Raising Sue Gray’s report into parties in Downing Street during lockdown restrictions, Conservative Mark Harper (Forest of Dean) asked: “I’m only asking this question because I asked the Prime Minister last week and I didn’t get a straight answer.
“It’s important because it’s about those who make the law obeying the law.
“The Prime Minister wants to be judged on the facts and that’s right. So can I ask him to commit at the despatch box that upon conclusion of the Metropolitan Police investigation, will he ensure that Sue Gray’s final report is published immediately and in full?”
Mr Johnson replied: “With great respect to (him), I do believe I answered that… but I’ll repeat, for the benefit of the House, that as soon as all the inquiries are concluded I will immediately publish in full whatever Sue Gray gives me.”
What was said about the National Insurance hike?
SNP Westminster leader Ian Blackford said nurses face a £275 “pay cut” due to the planned rise in national insurance, and called on the Prime Minister to scrap it.
Referring to staffing changes in Downing Street, Mr Blackford said to the Prime Minister: “Whilst he has been busy rearranging the deckchairs, in the real world people continue to be punished by the Tory cost of living crisis”.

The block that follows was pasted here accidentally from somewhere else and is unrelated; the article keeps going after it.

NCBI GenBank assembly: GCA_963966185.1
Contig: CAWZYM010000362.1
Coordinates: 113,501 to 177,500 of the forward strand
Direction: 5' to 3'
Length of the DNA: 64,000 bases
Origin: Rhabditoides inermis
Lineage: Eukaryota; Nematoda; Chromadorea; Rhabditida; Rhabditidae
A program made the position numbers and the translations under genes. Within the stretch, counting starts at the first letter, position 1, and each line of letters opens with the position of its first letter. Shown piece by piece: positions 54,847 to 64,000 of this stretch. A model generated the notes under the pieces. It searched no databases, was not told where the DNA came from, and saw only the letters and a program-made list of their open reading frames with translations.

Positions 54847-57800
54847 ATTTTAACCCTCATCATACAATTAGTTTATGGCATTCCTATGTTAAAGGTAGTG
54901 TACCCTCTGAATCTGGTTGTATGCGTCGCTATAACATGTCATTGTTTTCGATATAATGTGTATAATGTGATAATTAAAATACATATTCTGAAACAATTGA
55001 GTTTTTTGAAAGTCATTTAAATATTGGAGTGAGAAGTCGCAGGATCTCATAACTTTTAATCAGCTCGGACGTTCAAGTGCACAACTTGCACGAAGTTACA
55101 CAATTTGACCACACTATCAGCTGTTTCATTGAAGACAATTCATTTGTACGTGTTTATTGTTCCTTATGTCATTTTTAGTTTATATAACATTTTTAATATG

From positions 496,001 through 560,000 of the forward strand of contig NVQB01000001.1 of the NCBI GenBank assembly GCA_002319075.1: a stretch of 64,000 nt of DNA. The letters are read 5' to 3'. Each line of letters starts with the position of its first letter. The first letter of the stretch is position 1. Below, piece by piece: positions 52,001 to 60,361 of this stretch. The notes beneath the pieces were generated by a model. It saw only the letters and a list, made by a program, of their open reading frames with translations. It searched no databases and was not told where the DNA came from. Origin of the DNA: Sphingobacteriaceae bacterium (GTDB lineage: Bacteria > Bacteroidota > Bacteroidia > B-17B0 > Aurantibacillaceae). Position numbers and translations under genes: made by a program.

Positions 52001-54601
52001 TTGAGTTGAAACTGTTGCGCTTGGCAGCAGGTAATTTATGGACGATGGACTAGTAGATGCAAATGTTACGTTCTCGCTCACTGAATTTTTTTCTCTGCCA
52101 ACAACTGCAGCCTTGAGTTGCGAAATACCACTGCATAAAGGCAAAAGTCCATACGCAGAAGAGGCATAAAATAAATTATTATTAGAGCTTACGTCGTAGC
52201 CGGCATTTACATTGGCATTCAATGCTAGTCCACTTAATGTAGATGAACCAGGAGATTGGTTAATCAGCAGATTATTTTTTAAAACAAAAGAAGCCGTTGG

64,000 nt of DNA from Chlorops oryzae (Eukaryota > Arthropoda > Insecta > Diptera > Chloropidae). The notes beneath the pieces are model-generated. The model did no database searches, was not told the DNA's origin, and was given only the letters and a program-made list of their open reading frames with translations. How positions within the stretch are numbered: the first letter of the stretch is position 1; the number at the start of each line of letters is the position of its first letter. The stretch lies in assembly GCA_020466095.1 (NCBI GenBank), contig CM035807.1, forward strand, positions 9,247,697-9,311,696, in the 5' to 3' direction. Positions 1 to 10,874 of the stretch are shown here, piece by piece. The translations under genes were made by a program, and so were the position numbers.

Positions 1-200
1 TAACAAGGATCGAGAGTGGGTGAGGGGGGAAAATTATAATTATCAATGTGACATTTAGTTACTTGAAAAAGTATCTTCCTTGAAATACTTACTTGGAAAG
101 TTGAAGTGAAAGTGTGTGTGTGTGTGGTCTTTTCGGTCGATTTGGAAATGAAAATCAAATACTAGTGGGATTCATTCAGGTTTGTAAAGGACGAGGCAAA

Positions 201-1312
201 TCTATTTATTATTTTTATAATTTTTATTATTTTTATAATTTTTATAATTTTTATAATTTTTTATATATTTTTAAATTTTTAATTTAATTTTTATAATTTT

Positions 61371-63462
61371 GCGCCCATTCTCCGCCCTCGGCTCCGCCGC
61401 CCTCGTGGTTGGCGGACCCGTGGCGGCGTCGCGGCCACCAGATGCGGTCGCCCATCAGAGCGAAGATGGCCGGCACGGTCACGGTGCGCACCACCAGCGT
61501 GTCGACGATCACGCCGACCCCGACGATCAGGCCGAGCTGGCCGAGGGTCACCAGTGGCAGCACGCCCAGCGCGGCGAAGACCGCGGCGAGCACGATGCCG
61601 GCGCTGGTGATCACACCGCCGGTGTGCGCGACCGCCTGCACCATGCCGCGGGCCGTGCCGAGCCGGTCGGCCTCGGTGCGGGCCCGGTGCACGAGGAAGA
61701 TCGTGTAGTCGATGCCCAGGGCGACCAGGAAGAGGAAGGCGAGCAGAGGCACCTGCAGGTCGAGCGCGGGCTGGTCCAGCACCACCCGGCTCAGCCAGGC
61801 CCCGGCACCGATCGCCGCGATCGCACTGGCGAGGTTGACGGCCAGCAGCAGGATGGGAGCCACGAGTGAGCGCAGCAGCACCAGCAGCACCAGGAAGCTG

He said political website Open Democracy found “as a direct result of the Chancellor’s national insurance hike nurses will on average take a £275-a-year pay cut in April”.
“That pay cut will hit at the very same moment as soaring energy bills,” adding the energy bill is one “they and the rest of the public simply can’t afford”.
“So rather than the Prime Minister and the Chancellor scrapping over the Tory leadership, will they do something useful and scrap the regressive hike in national insurance?”
The Prime Minister replied: “I think everybody can see how vital this is. We have to clear our Covid backlogs, we have six million people already on the waiting list, I’m afraid that will go up, and we need to be recruiting the staff now.”
And he describes increases in the number of nurses and starting salaries in addition to bursary help, saying “we value our nurses, we love our NHS, and we are paying for it”.
Mr Blackford asked are the “Prime Minister and his Chancellor seriously telling those nurses that their reward for seeing us through the pandemic is a £270 wage cut?”
Mr Blackford said nurses are the “very backbone of the National Health Service, the very people that he’s hitting with the pay cut in April”.
He added: “At the same time that those nurses were going into work every day to fight the pandemic, 16 different parties were happening in his Government. The public know what nurses sacrificed during the pandemic, and they know exactly what this rule-breaking Prime Minister and his Government were up to.”
The Prime Minister said he was telling the country and “fantastic” nurses that “we back them all the way”, adding “what they want is more nurses, that’s why there are record numbers in training, that’s why we have 11,000 more in the NHS now this year than there were last year.”